Avro Manchester

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Avro_Manchester.jpg
Avro Manchester Mk IA

The Avro 679 Manchester was a twin-engined heavy bomber developed during World War II by the Avro aircraft company in the United Kingdom. The Manchester was a failure, being severely under-powered, but it was the forerunner to the famous Avro Lancaster, one of the most successful bombers of the war.

The Manchester was originally designed to the Air Ministry Specification P.13/36 which was the same specification that Handley Page followed in their design of the Halifax bomber. The specification called for a twin-engined heavy bomber using the powerful Rolls-Royce Vulture 24-cylinder X-type engine which was essentially two Rolls-Royce Peregrine Vee-type cylinder blocks on top of each other, the bottom one inverted to give the "X" shape. When developed in 1935, the engine had promise — it was rated at 1,760 hp — but it proved woefully unreliable and had to be derated to between 1,480 and 1,500 hp. Avro's prototype Manchester L7246 first flew on 25 July 1939 but the second aircraft did not fly until 26 May 1940.

Handley Page's response to the engine's faults was to switch the Halifax to four of the less powerful but more reliable Rolls-Royce Merlin X engines however Avro persisted with the Vulture and the Manchester went into production, entering service with No. 207 Squadron of RAF Bomber Command in November 1940.

While the Manchester was designed with twin tail fins, the first production aircraft, designated the Mk I, had a central fin added and a total of 20 aircraft with this configuration were completed. They were succeeded by the Mk IA which reverted to the twin-fin system and this configuration carried over to the Lancaster.

Eventually 209 Manchesters entered service, equipping eight bomber squadrons, serving with two others and also being used by Coastal Command. Avro built 177 and Metropolitan-Vickers completed 32; plans for Armstrong Whitworth and Fairey to build the Manchester were abandoned.

The Mk III Manchester, BT308, which first flew on January 9 1941, was essentially the first Lancaster, being powered by four Merlin engines and with increased wingspan, although retaining the three fins and rudders of the Manchester I. The second protoype Manchester III, DG295, (by then renamed Lancaster) featured the twin, enlarged, fins and rudders of the Manchester IA. Manchester production continued until November of that year but some aircraft still in production were completed as Lancasters.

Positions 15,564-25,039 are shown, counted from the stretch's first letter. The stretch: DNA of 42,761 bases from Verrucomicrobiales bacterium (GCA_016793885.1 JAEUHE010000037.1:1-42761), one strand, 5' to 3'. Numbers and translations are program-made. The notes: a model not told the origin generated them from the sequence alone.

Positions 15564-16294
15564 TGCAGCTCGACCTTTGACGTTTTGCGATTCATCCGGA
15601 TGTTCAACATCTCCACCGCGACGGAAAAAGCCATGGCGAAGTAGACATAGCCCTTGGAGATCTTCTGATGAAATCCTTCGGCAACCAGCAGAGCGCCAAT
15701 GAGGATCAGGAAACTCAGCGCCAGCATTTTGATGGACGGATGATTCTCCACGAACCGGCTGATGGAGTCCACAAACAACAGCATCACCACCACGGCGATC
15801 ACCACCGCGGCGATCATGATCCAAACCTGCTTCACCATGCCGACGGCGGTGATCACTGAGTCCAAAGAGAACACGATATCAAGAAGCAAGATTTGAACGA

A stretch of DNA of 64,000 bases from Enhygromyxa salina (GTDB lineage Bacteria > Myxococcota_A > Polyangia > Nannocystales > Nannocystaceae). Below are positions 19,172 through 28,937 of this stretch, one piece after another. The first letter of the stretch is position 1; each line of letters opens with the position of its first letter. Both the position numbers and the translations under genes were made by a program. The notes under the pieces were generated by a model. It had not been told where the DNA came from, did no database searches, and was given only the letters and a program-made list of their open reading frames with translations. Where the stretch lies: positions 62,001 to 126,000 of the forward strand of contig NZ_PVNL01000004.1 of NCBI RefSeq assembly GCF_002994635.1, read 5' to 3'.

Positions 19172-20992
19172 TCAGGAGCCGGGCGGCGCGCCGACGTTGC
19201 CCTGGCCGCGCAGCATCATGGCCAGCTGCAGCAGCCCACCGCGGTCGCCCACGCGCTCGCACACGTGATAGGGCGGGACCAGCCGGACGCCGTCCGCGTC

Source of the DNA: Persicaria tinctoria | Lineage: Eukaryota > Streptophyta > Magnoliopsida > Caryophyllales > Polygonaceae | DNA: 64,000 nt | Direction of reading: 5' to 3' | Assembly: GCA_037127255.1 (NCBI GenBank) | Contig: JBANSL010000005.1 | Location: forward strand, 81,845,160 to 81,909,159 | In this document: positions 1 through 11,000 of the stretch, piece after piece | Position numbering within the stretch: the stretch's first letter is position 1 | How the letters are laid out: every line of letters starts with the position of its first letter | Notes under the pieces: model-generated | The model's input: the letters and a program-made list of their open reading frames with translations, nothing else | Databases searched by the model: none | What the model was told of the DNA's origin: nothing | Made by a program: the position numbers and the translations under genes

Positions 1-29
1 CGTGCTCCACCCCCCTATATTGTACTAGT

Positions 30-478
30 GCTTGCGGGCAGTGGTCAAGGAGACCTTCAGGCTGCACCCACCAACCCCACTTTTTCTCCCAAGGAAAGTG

Contents

Specifications (Mk I/IA)

General characteristics

  • Crew: 7
  • Length: 70 ft (21.34 m)
  • Wingspan: 90 ft 1 in (27.46 m)
  • Height: 19 ft 6 in (5.94 m)
  • Wing area: ft² ( m²)
  • Empty: 31,200 lb (14,152 kg)
  • Loaded: lb ( kg)
  • Maximum takeoff: 50,000 lb (22,680 kg)
  • Powerplant: 2 x Rolls-Royce Vulture I 24-cylinder X-type, 2 x 1,500 hp ( kW)

Performance

  • Maximum speed: 250 mph (402 km/h)
  • Range: 1,200 miles (1,930 km)
  • Service ceiling: 19,500 ft (5,852 m)
  • Rate of climb: ft/min ( m/min)
  • Wing loading: lb/ft² ( kg/m²)
  • Power/mass: hp/lb ( kW/kg)

Armament

  • 8 x .303 in Browning machine guns, (2 in nose, 2 in mid-upper and 4 in tail turrets)
  • 10,350 lb (4,695 kg) bomb load

Related content

Related development: Avro Lancaster

Comparable aircraft: Handley Page Halifax

Designation series: 652 - 652A - 679 - 683 - 685 - 688

See also


Lists of Aircraft | Aircraft manufacturers | Aircraft engines | Aircraft engine manufacturers

Airports | Airlines | Air forces | Aircraft weapons | Missiles | Timeline of aviation

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